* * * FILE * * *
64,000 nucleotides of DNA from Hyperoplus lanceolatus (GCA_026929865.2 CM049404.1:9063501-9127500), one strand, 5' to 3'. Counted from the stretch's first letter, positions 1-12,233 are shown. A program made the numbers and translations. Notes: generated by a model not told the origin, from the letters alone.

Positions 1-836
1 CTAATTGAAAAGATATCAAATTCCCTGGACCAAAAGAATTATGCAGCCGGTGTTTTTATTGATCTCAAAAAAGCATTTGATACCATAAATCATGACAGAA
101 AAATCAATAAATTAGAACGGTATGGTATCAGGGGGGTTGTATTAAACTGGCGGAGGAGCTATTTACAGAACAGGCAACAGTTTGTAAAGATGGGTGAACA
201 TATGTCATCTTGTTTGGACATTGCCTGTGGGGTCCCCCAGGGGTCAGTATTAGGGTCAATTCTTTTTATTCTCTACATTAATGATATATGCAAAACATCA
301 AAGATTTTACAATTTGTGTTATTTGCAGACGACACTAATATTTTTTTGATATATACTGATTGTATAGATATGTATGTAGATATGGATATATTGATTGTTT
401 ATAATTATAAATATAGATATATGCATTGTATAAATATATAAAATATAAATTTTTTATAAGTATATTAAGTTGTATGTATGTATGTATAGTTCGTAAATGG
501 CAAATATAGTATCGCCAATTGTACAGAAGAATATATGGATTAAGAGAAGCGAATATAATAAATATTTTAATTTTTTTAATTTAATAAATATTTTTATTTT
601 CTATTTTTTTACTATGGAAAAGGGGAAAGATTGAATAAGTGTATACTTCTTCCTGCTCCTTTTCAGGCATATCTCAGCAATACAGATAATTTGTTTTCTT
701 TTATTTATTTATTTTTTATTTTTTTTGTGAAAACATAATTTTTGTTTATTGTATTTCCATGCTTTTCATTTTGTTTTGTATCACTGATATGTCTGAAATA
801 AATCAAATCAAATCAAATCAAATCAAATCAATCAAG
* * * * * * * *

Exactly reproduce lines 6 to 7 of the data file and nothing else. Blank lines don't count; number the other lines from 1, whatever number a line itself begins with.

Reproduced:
301 AAGATTTTACAATTTGTGTTATTTGCAGACGACACTAATATTTTTTTGATATATACTGATTGTATAGATATGTATGTAGATATGGATATATTGATTGTTT
401 ATAATTATAAATATAGATATATGCATTGTATAAATATATAAAATATAAATTTTTTATAAGTATATTAAGTTGTATGTATGTATGTATAGTTCGTAAATGG